A new form of self-improvement - an MSc in Refurbishment. By Roger Trapp
As is demonstrated by the excitement over this week's unveiling of Sir Norman Foster's plans for a London Millennium Tower, public attention to the construction world centres on new buildings. In fact, though, converting old buildings accounts for a greater share of construction companies' spending.

And while there is no shortage of courses for budding Sir Normans, many in the industry perceive a lack of training in this less glamorous field.

In an effort to respond to this situation, University College London's highly regarded Bartlett Graduate School has launched a part-time post- graduate course in the subject. The architecture, design and planning school set up the MSc in Refurbishment two years ago with the help of funding from the Wates Foundation, established by the company of that name.

In keeping with the institution's aims of providing a practical qualification, the course, which is seen as unique, is divided into three areas: management, including marketing and construction economics; contracts; and buildings themselves. Rather than concentrate too heavily on the architecture aspect, this last module features a focus on the history of buildings, in order to encourage students to think creatively about how old buildings may be converted for modern use. "Throughout the course, students are encouraged to think of refurbishment in the wider context of construction development," says UCL.

According to Peter McFadzean-Ferguson, the course director, the MSc is not only one of a kind, it also has an unusual approach to imparting knowledge. "Much of the learning is promoted by seminars and workshops held by industry leaders together with academic staff," he said recently. He adds that the college is also looking to establish a body of knowledge in the growing field of refurbishment management, to become a recognised international centre of excellence and to raise the intellectual profile of refurbishment in the construction industry.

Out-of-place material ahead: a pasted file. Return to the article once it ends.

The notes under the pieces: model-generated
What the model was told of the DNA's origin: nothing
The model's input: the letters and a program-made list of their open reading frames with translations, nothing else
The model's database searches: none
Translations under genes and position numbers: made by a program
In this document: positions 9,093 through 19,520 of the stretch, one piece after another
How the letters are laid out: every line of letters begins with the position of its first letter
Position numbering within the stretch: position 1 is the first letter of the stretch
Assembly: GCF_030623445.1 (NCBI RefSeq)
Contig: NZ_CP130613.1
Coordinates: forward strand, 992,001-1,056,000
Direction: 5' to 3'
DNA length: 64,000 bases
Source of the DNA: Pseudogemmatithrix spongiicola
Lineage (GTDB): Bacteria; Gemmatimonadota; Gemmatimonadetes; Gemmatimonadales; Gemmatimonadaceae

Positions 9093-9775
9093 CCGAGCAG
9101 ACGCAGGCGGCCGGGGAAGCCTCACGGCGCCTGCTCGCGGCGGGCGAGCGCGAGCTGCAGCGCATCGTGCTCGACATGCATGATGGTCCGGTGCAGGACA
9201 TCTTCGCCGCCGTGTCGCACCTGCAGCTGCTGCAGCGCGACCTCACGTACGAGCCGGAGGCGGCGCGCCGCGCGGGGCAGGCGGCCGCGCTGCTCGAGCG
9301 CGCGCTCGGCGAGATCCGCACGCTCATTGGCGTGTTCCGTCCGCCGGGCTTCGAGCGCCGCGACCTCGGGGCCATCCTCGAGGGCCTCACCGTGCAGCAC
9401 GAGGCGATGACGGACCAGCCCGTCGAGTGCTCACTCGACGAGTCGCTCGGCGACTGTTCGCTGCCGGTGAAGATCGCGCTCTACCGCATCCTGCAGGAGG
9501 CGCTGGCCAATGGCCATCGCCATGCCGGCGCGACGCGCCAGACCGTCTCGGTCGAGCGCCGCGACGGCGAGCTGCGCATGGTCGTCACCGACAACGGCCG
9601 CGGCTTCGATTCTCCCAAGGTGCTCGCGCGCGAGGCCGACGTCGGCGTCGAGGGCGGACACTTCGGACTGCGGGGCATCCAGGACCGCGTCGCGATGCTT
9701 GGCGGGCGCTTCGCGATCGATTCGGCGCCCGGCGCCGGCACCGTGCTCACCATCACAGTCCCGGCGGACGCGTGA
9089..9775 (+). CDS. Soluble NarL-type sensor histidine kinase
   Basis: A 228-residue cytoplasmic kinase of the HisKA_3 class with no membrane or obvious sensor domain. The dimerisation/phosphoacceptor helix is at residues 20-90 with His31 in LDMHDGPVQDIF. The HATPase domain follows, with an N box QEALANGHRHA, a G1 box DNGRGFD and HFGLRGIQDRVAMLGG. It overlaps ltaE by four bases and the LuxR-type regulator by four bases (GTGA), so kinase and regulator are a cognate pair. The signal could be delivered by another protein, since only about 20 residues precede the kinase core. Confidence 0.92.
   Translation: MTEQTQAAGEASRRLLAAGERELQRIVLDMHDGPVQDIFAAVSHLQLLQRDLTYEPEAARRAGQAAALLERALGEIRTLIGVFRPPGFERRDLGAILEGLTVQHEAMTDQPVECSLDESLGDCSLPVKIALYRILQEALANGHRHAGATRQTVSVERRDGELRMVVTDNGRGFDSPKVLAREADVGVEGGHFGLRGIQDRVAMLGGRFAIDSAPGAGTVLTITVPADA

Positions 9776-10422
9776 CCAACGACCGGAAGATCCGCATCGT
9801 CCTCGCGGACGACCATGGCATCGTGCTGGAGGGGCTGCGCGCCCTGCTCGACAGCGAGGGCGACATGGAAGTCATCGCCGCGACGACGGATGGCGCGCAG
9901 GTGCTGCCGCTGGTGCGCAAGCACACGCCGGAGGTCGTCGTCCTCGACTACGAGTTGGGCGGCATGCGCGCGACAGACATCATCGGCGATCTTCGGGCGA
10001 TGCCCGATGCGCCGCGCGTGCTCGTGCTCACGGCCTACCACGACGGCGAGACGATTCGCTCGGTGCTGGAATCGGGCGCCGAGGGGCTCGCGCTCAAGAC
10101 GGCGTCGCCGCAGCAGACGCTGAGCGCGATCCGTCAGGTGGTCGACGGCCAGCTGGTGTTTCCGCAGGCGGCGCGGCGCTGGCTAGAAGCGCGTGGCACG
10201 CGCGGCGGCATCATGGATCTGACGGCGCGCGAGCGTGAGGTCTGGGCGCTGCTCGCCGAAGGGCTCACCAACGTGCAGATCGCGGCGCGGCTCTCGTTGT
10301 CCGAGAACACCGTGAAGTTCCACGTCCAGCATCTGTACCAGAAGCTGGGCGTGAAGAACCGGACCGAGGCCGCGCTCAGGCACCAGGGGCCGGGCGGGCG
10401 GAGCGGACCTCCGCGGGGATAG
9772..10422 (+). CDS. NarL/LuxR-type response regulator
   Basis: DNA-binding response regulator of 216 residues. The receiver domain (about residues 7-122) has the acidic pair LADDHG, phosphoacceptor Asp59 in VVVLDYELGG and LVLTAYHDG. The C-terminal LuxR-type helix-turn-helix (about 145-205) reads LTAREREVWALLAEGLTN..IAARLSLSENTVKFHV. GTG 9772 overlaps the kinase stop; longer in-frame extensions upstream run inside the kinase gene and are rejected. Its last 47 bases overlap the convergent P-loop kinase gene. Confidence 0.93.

Open to surveyors, architects and project and contract managers, it is specifically designed to suit people who are already in work. In addition to being taught on a day-release basis, it balances management theory with the development of knowledge and skills using seminars and case studies.

Mr McFadzean-Ferguson says the course "aims to use theory to interpret practice, and to provide a strategic overview to what otherwise will appear to be isolated problems solved in isolation."

Though only a few people have attended the course in its fledgling years, Mr McFadzean-Ferguson and his UCL colleagues are pleased with the standard. Most of those who are just graduating have either found new jobs or been promoted at their companies during the course.

One of those on the first intake of the course told New Civil Engineer magazine that the course had opened his eyes to many things, "such as the relevance to refurbishment design of knowing why a building was originally designed as it was". Another said the programme had provided him with both new ideas and "the language and tone in which to articulate these".

Wates initially provided two years' financing, and has just pledged the funds for a third, but the school is seeking to put the course on a more permanent footing. Consequently, contractor Kyle Stewart, which has already sponsored a student on the course, has been approached for long-term backing.

The company - a UK arm of the European construction group HBG - has responded by proposing the setting up of a consortium made up of clients and consultants as well as contractors like itself. Phil Beckwith, director of Kyle Stewart, said: "I believe the consortium will be successful in developing a spirit of partnership in two ways. First, it will act as a forum to bring together the different parties to the refurbishment process - the client, building user, developer, consultant, contractor and specialist sub-contractor. Second, by bringing this forum into partnership with the academic world, it will focus education and research in refurbishment management on the needs of the industry."

Mr Beckwith, who believes the course could help to bring about the changes in attitude recommended by the recent Latham Report, is proposing that the initial core of the consortium be formed by two clients, two contractors, one consultant and one specialist sub-contractor.

Besides helping to fund the development of the course and supplying students, consortium members would give advice on the make-up of the course, attend open seminars and assist as link partners in research and conferences.

"By providing joint management education and training for middle management from clients, consultants and contractors, the course can foster understanding and genuine teamwork between the parties," he added.